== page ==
Temporal consists of a server, client SDKs, a command line tool and a web UI for viewing workflow state.

Temporal has two official SDKs - a Golang and a Java SDK. I’ll be implementing the loyalty system using the Java SDK and using the Kotlin programming language.

Behind the scenes, Temporal requires a database. The most battle tested option is Cassandra. MySQL is supported as well.

Temporal Concepts

There are a handful of concepts that we will need to familiarize ourselves with:

Workflow Methods - Workflow methods contain the business logic to be implemented. It should contain logic for coordinating/orchestration but should not “affect” the outside world directly. Generally speaking, the workflow ends when the workflow method “returns”.

Activities and Activity methods - Activity methods are how the workflow methods can change the outside world. Any type of logic that could possibly have a side effect should be done in an activity method e.g. API calls to other systems, database queries etc..

Signal Method - While the workflow is running it be can be triggered by external code when certain events occur using signal methods.

Query Methods - Query methods allow external code to pull information about the current state of the workfllow.

Tasklist - Tasklist is the term for the queueing abstraction within Temporal. Workflows and activities are scheduled for execution by workers by placing tasks on a tasklist.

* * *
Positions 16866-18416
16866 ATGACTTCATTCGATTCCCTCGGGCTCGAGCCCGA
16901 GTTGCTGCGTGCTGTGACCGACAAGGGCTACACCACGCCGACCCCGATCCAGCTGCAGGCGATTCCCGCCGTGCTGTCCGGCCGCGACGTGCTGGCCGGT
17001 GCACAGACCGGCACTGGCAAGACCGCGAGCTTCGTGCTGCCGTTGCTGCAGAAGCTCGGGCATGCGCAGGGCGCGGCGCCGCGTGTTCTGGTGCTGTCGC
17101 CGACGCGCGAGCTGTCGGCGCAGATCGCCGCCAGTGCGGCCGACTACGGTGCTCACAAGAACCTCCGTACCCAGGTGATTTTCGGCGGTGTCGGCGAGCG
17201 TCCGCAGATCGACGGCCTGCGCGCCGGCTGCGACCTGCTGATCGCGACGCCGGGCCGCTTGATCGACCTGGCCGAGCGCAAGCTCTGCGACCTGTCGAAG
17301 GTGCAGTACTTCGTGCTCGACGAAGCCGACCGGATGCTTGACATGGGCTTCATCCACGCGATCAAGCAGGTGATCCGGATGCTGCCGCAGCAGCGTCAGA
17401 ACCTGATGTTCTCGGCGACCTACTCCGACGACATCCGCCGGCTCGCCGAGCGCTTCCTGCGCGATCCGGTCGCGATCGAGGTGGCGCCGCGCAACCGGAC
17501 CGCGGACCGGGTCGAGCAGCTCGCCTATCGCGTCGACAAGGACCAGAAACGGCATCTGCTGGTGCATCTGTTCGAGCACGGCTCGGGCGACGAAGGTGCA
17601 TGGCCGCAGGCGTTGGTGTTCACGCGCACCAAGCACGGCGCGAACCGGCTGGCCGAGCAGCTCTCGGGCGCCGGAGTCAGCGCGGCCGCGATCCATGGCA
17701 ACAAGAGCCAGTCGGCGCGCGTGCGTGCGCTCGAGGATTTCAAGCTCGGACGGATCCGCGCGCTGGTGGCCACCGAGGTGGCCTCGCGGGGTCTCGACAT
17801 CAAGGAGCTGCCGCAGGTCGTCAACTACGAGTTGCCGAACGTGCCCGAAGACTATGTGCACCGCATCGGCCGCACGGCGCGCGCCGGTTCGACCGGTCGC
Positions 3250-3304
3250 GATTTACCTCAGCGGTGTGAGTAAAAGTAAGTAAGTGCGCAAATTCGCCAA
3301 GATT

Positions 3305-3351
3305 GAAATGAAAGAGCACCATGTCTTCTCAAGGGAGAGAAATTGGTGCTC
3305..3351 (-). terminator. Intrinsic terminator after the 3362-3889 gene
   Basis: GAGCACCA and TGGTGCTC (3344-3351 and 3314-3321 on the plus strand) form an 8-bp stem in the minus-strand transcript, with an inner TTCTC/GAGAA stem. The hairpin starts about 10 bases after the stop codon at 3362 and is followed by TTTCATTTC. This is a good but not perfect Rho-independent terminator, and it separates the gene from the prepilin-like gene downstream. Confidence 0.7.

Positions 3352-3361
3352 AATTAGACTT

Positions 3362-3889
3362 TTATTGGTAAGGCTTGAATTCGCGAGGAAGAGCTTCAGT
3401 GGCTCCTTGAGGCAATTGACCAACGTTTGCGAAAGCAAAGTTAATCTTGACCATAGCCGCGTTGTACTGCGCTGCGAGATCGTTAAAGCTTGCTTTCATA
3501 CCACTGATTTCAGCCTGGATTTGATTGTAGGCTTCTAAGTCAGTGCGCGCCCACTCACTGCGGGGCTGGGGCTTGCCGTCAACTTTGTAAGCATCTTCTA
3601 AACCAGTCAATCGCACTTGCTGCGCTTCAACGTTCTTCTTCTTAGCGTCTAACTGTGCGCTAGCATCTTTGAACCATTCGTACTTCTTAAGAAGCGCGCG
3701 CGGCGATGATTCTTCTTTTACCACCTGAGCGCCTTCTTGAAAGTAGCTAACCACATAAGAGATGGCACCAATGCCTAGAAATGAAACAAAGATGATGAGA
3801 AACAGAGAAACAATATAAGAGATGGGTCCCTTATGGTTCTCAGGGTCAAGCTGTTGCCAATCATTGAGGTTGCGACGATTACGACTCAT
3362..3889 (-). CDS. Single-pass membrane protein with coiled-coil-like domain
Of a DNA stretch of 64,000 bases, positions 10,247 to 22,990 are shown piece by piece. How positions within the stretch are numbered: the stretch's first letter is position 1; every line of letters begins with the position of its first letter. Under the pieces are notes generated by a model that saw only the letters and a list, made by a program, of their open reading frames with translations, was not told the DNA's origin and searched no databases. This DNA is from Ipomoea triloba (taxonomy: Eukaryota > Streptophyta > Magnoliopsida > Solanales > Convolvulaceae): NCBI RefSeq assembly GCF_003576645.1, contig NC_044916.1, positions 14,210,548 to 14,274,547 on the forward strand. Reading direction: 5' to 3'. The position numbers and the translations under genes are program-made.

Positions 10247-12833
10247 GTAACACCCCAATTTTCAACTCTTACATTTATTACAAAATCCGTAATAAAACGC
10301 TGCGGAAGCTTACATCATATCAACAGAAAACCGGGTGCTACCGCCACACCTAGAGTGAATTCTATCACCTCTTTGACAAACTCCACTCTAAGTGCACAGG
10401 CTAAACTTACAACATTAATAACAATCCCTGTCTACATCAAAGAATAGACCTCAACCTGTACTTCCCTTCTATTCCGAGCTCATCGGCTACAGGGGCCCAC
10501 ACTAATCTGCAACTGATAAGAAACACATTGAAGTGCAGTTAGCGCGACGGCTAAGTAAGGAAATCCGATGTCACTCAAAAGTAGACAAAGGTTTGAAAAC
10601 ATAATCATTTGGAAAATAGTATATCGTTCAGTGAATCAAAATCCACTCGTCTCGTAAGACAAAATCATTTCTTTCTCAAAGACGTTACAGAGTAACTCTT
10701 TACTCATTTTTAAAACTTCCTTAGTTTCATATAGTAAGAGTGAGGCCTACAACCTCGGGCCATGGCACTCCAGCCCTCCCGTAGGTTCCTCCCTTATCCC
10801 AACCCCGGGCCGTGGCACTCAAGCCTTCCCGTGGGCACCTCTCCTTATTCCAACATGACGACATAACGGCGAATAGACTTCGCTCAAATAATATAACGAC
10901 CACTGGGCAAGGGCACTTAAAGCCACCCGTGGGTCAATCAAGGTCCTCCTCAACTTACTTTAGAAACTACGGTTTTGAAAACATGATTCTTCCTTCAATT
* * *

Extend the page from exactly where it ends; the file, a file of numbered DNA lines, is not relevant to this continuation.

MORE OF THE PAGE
Workers - The Temporal server does not run any application code directly.. That is the job of workers. Workers will listen on a task list for workflows and activities to execute.

Project Setup

Installing Temporal

The easiest way to get up and running is with docker-compose:

$ curl -O https://raw.githubusercontent.com/temporalio/temporal/master/docker/docker-compose.yml
$ docker-compose up

The docker compose file takes care of starting the Temporal service, Cassandra and the Temporal web UI.

At this point, your machine will have:

Gradle Project Setup

Create your Kotlin project using Gradle and making the following changes to your build.gradle:

plugins {
    id 'application'
repositories {
    maven {
        url "https://oss.sonatype.org/content/repositories/snapshots/"

dependencies {
    compile group: 'io.temporal', name: 'temporal-sdk', version: '0.21.1'
    compile group: 'commons-configuration', name: 'commons-configuration', version: '1.9'
    compile group: 'ch.qos.logback', name: 'logback-classic', version: '1.2.3'

application {
    mainClassName = 'WorkerKt'


Create a file in src/main/resource/logback.xml:

    <appender name="STDOUT" class="ch.qos.logback.core.ConsoleAppender">
        <!-- encoders are assigned the type
             ch.qos.logback.classic.encoder.PatternLayoutEncoder by default -->
            <pattern>%d{HH:mm:ss.SSS} [%thread] %-5level %logger{36} - %msg%n</pattern>
    <root level="INFO">
        <appender-ref ref="STDOUT" />

Hello Loyalty

The Workflow Interface

// loyalty-system.kt
import io.temporal.workflow.WorkflowInterface
import io.temporal.workflow.WorkflowMethod

interface LoyaltyWorkflow {
    fun enroll()

The WorkflowInterface is the contract between the workflow logic and the outside world. WorkflowMethods are invoked to start workflow instances.